The bad news for Republicans: Their base doesn’t like their plan for repealing Obamacare, and they don’t think President Donald Trump’s planned tax overhaul will help them.
The good news for Republicans: It might not matter when the 2018 midterms roll around.
That’s a key takeaway from the latest POLITICO-Harvard T.H. Chan School of Public Health poll, which finds the policy fights consuming Washington aren’t necessarily what’s on voters’ minds.
As Republican leaders struggle to patch together 50 votes for an Obamacare repeal bill in the Senate next week, the poll results indicate the next congressional election may be settled by a range of issues broader than the fight over the 2010 health care law.
“The race, if it was held tomorrow, health care will be one of the big issues, but other issues could decide this race on both sides,” said Bob Blendon, a Harvard expert on health care policy and public opinion who designed the poll with POLITICO.
Trump and Republican leaders have frequently said they need to finish work on Obamacare repeal before moving onto a tax overhaul. But the POLITICO-Harvard poll finds the tax agenda also lacks public support. That could complicate the GOP’s ability to advance an effort that Trump has billed as a cakewalk.
“I think after health care, taxes are gonna be so easy,” Trump told Christian Broadcasting Network founder Pat Robertson in an interview broadcast Thursday. “Health care is very hard. Health care’s hard because you’ll do something a little bit this way, and you’ll pick up that final vote and you lose four votes over here.”
But the general public — and even Republicans — are pessimistic about Trump’s still-hazy plans for overhauling the tax code. The proposal, largely comprised of tax cuts along with promises to eliminate tax breaks for the wealthy and “special interests,” is favored by just 24 percent of the general public and opposed by 62 percent.
Still, other issues right now hold more weight with voters. Trump’s efforts to protect the country from terrorism (39 percent), his Obamacare replacement effort (37 percent) and his proposed budget (34 percent) will rank among the most important issues when considering which congressional candidate to vote for in 2018, said registered voters surveyed in the poll. Ranking closely behind are allegations about the White House’s involvement with the Russian government, Trump’s crackdown on undocumented immigrants and his ban on travel from some Middle Eastern countries.
The top issue for registered voters who said they plan to vote for a Republican candidate in 2018 is terrorism (47 percent) — well ahead of illegal immigration (32 percent) and Obamacare replacement (31 percent). For registered voters planning to support a Democrat, Obamacare replacement (46 percent) ranks as a top issue just behind allegations of White House ties to Russia and Trump’s decision to withdraw the United States from the Paris climate change pact.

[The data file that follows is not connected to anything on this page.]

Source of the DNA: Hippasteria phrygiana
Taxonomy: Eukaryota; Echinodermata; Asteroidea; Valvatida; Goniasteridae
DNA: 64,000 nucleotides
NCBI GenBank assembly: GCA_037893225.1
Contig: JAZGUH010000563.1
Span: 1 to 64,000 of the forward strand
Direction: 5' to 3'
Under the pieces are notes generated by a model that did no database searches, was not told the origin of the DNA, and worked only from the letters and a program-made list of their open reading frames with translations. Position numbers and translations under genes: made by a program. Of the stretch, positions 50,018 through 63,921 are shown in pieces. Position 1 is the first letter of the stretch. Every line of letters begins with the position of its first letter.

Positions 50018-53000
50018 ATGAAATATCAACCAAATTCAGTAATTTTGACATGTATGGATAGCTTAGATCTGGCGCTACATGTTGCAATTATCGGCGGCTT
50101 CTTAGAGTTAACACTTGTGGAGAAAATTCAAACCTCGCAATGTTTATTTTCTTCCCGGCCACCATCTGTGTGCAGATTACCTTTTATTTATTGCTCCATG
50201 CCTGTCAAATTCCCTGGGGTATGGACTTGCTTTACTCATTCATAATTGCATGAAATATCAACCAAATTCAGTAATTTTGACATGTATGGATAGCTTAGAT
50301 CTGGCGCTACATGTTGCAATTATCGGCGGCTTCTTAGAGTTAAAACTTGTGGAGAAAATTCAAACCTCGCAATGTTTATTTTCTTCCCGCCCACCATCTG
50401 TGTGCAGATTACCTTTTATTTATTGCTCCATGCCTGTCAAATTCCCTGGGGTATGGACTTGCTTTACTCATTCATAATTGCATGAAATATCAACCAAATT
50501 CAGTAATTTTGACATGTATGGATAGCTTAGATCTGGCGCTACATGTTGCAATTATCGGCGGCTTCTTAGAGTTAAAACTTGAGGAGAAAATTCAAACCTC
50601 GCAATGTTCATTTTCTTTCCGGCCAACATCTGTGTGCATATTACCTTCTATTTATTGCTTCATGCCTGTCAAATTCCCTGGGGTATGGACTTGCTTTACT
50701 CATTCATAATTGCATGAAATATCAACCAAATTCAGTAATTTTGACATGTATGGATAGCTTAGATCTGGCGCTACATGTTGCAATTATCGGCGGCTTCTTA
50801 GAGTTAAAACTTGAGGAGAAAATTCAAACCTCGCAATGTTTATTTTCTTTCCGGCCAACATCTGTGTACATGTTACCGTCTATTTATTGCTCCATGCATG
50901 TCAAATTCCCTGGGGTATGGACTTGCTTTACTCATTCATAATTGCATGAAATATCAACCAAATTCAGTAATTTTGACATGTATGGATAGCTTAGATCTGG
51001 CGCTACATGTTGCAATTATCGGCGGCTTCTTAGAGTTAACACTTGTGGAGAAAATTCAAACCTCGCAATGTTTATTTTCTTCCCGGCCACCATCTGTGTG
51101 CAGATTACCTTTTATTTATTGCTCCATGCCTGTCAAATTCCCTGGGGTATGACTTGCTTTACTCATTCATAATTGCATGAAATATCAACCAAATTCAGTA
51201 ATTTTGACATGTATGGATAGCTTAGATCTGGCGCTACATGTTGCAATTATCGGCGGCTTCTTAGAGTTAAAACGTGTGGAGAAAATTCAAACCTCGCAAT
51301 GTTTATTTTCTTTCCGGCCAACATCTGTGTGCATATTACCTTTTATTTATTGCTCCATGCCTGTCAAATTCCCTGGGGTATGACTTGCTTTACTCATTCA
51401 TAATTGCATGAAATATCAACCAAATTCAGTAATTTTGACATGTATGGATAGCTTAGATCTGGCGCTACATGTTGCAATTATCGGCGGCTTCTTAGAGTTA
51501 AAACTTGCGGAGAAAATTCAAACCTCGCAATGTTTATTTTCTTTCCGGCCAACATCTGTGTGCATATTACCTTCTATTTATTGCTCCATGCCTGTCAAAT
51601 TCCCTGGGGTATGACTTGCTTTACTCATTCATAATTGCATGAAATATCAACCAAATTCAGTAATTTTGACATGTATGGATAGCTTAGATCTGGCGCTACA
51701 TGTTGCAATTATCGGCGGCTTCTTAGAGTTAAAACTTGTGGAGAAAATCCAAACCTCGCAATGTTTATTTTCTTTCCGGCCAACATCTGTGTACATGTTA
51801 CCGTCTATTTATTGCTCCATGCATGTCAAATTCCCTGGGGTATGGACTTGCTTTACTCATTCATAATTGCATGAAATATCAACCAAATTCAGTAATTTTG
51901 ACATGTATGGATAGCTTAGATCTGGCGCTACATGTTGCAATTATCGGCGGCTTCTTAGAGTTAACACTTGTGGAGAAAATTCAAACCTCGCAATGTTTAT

Both parties see an advantage in the Obamacare repeal effort. For Republicans, it would be the fulfillment of a longtime pledge to scrap an onerous health care law. For Democrats, who are energized by the health care issue after suffering through years of Obamacare attacks, it’s their chance to tie Republicans to an even more unpopular plan.
There’s a clear lack of enthusiasm on the Republican side for their party’s Obamacare replacement — which is being revised and massaged in the tougher-than-expected effort to get it through the Senate. Just 20 percent of Republicans said they would support a plan providing financial assistance for health coverage to a lot fewer people, while about 42 percent would accept a plan subsidizing “somewhat fewer people” that saves taxpayer money. And by a slight margin, Republicans oppose their party’s plans to roll back enrollment in Medicaid, a program covering nearly 75 million low-income Americans.
Only about one in three Republicans favor allowing insurers to charge more to people with pre-existing medical conditions, a practice that was banned by Obamacare and has complicated the repeal effort. Conservative Republicans have sought to ease that protection to bring down health insurance costs for healthier people, but they haven’t been able to craft a policy that would prevent costs from skyrocketing for sick people.
“From the core issue that they’re trying to push, [Republican lawmakers] have lost this battle,” Blendon said. “Their own constituency isn’t with them in this current debate.”
The poll was taken in mid-June, after House Republicans passed their Obamacare replacement and before Senate Republicans released their original bill, which the nonpartisan Congressional Budget Office projected would result in 22 million fewer people with health insurance over a decade. Senate leaders issued an updated version of the bill on Thursday, with a new CBO score expected early next week.
On taxes, Republicans are about evenly split on Trump’s overhaul, with 40 percent favoring it and 41 percent opposing it. Just 35 percent of Republicans think it will help them and 45 percent said it would make no difference. However, 62 percent think it would help the economy and create more jobs.
Democrats are overwhelmingly against the tax plan, with 85 percent opposed, along with 60 percent of independents.
Meanwhile, a majority of survey respondents disapproved of Trump’s withdrawal from the Paris climate treaty, but opinions were sharply split by party. Just 30 percent favored the decision to leave the landmark 2015 climate accord originally signed by 195 countries, while 53 percent disapproved. However, 65 percent of Republicans favored the decision while 91 percent of Democrats and 54 percent of independents opposed it.
The survey was conducted by SSRS, an independent research company, for POLITICO and Harvard from June 14-18. It used cellphones and landlines among a nationally representative sample of 1,011 U.S. adults.